One of the things I am thankful for in my life is my time in the US Coast Guard. I spent eight years in the military and about seven of them on different ships at sea. I learned sooo many different skills and life lessons in those years. One of the most valuable lessons I learned was the absolute need for a strong community of friends in my life. Spending long periods of time at sea can be very lonely, just as much as being stationed in a city or state far from home can be. It was the strong community of friends I had during those days that helped get me through those tough days.
One of the amazing opportunities I have in my role as a small group point person at Newbreak Church, is to help our military men and women find their strong community of friends. Our campus is located next to one of the largest military family housing units in the US. There are 2073 housing units with over 10,200 occupants and all of them are in need of community.
I wish I could say I have figured it out and have everyone connected, but that’s not reality. I have though learned some lessons through the years and would love to share two of the biggest ones with you as small group point people, especially if you have the awesome opportunity to serve our military men and women at your church.
- Listen To Them
I know this sounds simple, but for me it was one of the hardest concepts to get. Being a Veteran I thought I knew best, boy was I wrong.
I would have what I thought to be the most amazing connection events planned, the perfect small groups ready to go…only to have them fail time and time again. I had a young Marine tell me the hard truth one day, he said, “Sir, maybe if you asked one of us our ideas and let us help you, some people might actually show up.”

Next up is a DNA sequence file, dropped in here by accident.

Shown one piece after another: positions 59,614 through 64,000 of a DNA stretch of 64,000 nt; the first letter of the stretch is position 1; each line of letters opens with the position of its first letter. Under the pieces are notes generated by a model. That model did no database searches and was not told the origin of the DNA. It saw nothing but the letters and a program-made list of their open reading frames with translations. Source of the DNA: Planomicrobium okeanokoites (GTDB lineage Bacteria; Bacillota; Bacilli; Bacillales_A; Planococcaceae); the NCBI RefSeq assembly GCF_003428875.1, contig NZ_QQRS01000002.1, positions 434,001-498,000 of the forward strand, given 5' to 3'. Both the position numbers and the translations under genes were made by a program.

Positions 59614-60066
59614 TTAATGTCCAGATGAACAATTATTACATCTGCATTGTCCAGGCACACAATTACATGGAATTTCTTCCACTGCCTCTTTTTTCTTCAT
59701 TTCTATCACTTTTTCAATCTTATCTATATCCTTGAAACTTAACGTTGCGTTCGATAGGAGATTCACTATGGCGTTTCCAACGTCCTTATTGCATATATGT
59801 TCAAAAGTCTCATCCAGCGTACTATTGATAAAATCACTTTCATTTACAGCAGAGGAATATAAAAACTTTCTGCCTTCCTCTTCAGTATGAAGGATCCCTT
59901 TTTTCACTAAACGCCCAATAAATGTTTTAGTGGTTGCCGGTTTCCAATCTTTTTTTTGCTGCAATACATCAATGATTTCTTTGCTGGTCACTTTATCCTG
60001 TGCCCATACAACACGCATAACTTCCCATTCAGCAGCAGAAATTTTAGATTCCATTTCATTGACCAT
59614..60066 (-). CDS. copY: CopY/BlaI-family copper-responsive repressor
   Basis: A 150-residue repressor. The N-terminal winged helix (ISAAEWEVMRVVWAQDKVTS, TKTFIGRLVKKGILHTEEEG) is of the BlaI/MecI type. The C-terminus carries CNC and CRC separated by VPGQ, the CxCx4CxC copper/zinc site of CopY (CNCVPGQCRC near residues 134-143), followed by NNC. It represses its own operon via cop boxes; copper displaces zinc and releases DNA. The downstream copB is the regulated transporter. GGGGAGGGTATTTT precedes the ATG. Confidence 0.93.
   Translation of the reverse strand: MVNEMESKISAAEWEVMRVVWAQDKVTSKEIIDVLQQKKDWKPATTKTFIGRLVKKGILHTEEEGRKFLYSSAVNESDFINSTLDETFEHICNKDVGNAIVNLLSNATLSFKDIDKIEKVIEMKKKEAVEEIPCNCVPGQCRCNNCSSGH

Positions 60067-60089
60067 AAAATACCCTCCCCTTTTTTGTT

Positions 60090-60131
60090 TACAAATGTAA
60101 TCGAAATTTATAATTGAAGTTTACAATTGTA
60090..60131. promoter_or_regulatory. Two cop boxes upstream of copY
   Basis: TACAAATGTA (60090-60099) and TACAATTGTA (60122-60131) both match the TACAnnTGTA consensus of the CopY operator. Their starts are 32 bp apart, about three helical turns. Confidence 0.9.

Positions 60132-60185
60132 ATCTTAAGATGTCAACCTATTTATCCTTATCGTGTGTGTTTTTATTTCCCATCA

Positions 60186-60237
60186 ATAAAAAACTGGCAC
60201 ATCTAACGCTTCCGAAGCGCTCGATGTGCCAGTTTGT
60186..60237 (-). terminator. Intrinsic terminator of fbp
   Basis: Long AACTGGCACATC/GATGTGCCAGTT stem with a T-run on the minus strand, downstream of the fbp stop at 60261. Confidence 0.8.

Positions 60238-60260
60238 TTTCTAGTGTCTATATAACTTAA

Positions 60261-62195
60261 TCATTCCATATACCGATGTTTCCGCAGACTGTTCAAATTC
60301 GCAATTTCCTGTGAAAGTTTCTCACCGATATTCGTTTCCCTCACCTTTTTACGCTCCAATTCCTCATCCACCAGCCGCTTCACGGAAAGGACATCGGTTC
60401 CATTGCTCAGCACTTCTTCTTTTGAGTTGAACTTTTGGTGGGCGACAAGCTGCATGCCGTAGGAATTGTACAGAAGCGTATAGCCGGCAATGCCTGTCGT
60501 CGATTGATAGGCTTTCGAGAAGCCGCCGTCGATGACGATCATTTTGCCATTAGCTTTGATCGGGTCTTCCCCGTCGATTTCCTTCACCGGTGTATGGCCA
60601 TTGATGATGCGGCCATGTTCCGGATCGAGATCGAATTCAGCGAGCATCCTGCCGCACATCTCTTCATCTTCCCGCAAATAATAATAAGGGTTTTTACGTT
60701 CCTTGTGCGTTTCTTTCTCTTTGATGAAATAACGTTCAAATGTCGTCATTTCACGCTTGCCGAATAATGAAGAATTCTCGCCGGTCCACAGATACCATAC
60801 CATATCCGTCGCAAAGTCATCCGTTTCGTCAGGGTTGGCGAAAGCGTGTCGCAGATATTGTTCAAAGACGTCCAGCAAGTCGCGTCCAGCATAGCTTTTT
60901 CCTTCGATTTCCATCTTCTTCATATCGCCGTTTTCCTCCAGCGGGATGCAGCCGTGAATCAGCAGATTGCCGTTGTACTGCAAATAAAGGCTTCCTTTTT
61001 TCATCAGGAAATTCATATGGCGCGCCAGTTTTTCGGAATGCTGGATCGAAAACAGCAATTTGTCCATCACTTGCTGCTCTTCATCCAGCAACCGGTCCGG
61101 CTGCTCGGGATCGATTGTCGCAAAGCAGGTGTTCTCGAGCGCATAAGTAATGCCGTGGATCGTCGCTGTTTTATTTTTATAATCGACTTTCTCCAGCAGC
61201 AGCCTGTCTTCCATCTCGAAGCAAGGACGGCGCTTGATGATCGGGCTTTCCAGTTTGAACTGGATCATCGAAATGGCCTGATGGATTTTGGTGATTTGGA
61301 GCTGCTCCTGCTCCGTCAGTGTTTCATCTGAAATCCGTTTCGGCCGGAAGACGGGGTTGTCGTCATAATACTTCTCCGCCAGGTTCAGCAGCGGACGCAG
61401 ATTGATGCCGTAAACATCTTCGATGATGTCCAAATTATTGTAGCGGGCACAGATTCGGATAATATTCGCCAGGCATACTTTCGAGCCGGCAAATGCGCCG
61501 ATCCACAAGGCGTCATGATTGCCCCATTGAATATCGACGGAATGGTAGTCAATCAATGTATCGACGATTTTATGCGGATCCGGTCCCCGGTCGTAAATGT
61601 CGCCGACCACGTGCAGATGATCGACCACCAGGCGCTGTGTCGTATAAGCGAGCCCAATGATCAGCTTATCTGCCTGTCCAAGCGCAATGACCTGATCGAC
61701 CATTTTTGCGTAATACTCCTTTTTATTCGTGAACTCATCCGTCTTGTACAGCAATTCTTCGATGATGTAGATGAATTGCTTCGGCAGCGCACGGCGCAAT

This was a harsh reality check but one I absolutely needed. Instead of me trying to plan the next “perfect” event or small group I formed a think-tank of some of our influential military leaders on campus and worked with them to strategically plan ways for our military peeps to get connected in to community.
As small group point people we may fancy ourselves to be experts at community but sometimes that community may be they very experts we need to listen to.
- Connect Them…Don’t Group Them
I had a military spouse tell me a while back, “I wish the church would stop treating us as some special separate people group.”
This was a key lesson learned for me on how to best connect our military peeps into small groups. It’s when we stopped trying to have military specific groups and just focused on helping our military peeps connect naturally that community started to happen for them. They didn’t want to be treated as a special people group; they wanted to be people connected in to the community of the church.
Some of the biggest lessons I’ve learned are from some of the biggest struggles I’ve had when it comes to helping our military peeps find community. But the thing I love most about our military community is that they are some of the most loving and caring people I have ever had the chance to serve.
I would love to hear some of the ways you are helping our military men and women find community at your church.
Please leave your comments.